Resolution would create special state task force on property tax appeals
House Joint Resolution 69 would create a special task force to investigate and report on state and local property tax assessment, appeals processes and other property tax policies.
A joint resolution in the Illinois House of Representatives would create a task force to investigate and report on property tax assessment, appeals and other state and local tax policies that adversely affect property owners across the state. The task force would seek to make assessments more equitable and efficient.
State Rep. Jeanne Ives, R-Wheaton, filed House Joint Resolution 69 in June and serves as the resolution’s chief sponsor. The resolution has broad bipartisan support with more than two dozen co-sponsors. Senate Joint Resolution 45, a similar measure, was filed in the Senate by state Sen. Michael Connelly, R-Naperville.
The proposed task force would have its work cut out for it, especially in Cook County.
How the task force works
HJR 69’s task force would include the governor or his designee, the secretary of the Illinois Department of Revenue or a designee, four members of the Illinois House, to be appointed by legislative leadership, and four more members appointed by the governor from the public or private sector. Further staffing and administrative support would be provided by the Department of Revenue.
The task force’s members would be unpaid, and their mission would be to study “issues of assessment equity and fairness, and make recommendations that will ensure accountable and efficient delivery of uniform and transparent property valuations for property tax purposes.”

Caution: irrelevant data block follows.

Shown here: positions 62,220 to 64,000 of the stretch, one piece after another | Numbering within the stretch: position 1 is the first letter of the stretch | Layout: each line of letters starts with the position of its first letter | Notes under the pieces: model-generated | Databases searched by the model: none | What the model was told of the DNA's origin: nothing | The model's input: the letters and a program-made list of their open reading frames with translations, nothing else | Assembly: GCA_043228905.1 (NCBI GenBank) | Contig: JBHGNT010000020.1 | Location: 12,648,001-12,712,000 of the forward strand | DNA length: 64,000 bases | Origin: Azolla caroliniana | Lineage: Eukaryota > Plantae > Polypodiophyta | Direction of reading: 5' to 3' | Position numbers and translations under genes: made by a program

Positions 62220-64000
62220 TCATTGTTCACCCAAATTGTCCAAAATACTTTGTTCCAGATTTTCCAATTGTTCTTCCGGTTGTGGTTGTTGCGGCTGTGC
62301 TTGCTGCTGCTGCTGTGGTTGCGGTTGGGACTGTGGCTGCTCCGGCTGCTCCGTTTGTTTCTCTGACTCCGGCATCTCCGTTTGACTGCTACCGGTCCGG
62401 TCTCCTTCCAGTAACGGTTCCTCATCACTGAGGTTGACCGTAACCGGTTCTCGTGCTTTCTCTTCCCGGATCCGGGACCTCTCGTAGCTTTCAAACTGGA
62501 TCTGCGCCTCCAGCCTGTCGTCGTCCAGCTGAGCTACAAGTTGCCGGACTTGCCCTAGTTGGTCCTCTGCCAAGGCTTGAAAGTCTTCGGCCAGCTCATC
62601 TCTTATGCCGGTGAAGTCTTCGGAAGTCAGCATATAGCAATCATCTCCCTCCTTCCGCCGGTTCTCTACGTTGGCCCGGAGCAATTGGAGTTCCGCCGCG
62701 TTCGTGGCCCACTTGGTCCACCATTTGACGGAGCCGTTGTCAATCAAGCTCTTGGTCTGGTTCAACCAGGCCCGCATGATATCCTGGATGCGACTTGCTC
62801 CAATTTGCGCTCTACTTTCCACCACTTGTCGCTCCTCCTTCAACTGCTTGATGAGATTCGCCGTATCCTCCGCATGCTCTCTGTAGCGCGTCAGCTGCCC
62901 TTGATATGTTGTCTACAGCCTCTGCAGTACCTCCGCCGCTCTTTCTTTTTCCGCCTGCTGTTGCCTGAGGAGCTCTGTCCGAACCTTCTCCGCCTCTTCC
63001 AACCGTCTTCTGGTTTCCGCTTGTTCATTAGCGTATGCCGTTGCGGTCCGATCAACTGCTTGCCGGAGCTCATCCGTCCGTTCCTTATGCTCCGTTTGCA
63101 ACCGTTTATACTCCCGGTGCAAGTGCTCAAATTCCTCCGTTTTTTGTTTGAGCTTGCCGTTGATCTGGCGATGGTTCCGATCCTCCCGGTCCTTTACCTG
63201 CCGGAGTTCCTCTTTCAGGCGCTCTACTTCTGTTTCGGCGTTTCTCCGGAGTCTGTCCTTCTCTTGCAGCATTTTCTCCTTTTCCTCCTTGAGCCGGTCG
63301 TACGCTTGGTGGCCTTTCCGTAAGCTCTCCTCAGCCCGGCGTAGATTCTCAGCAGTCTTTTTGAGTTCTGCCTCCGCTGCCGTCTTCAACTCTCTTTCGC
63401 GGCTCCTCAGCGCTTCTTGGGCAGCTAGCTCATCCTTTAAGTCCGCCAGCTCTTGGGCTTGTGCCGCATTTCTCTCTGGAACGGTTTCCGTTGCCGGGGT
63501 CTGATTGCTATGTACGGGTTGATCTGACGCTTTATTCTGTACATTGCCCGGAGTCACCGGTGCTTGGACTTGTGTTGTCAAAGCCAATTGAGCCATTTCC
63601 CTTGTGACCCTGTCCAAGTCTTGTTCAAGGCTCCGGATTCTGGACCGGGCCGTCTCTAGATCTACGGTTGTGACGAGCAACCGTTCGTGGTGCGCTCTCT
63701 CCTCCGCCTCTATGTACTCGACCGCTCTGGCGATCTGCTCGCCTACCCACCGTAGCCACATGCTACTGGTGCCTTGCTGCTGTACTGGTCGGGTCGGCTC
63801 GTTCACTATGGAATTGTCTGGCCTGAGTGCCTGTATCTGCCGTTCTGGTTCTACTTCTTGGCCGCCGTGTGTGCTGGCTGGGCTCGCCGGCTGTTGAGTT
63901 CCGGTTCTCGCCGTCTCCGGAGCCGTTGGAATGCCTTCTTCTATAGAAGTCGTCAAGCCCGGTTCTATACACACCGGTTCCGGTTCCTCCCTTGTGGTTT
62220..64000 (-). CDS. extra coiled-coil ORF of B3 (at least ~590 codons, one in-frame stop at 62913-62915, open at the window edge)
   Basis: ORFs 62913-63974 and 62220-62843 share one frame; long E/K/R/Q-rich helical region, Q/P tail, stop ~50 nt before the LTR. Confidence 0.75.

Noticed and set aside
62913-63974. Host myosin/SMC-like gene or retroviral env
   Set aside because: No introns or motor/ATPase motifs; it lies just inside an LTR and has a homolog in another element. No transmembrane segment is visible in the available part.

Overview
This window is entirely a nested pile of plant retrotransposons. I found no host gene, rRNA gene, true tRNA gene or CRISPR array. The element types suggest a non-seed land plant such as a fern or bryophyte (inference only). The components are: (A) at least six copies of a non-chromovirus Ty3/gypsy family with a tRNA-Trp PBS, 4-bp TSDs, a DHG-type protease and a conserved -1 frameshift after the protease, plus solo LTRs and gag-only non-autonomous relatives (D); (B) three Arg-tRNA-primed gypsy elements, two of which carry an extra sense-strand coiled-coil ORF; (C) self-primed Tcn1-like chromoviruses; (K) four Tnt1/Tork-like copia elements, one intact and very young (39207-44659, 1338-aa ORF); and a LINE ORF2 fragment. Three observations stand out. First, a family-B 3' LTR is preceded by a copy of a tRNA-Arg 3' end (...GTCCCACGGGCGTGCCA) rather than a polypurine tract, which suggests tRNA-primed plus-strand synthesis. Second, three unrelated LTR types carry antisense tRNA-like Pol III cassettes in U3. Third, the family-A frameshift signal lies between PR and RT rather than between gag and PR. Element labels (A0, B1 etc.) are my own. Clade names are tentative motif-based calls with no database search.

In addition to this broad purpose, the proposed task force would also study tax increment financing, or TIF, districts and their effect on local property taxes and assessed values; review state laws that relate to property tax assessment, including appeals at the state and local levels; review the equity impact of statewide assessment systems and computer-assisted mass appraisal systems; and look for ways to consolidate or create assessment jurisdictions, among other tasks.
After completing its study, the proposed task force would prepare a final report for the governor and General Assembly with policy recommendations to make the assessment process fairer.
Berrios scandal, political clout
Cook County Assessor Joseph Berrios is under heavy scrutiny after a Chicago Tribune investigation uncovered deep inequities in his office’s property valuations. The Cook County assessor’s office would regularly lowball expensive properties while overvaluing lower-priced homes, according to the Tribune. Berrios also serves as chairman of the Cook County Democratic Party, a position that gives him significant political sway.
This latest scandal is not the first appearance of impropriety coming from the assessor’s office. In addition to his job as Cook County assessor, Berrios has also been a co-owner of a consulting company that has lobbied state lawmakers, according to the Chicago Sun-Times. Maintaining friendly relationships with lawmakers such as House Speaker Mike Madigan is critical for such work. Likewise, Madigan is a partner in a Chicago-based real estate law firm, Madigan & Getzendanner. Madigan & Getzendanner lawyers regularly go to the Cook County assessor’s office to appeal property valuations for clients, which include major financial institutions and other companies. Each successful appeal can save a client a significant amount of money.
And it’s not just the speaker.
Like Madigan, Chicago Alderman Ed Burke, 14th Ward, runs a law firm specializing in Cook County property tax appeals. State Rep. Robert Martwick, D-Chicago, and Senate President John Cullerton, D-Chicago, both practice law at firms that handle Cook County property tax appeals, and often have to go through Berrios’ office to seek lower valuations for their clients.
HJR 69 could go a long way toward ensuring these potential conflicts of interest do not go ignored.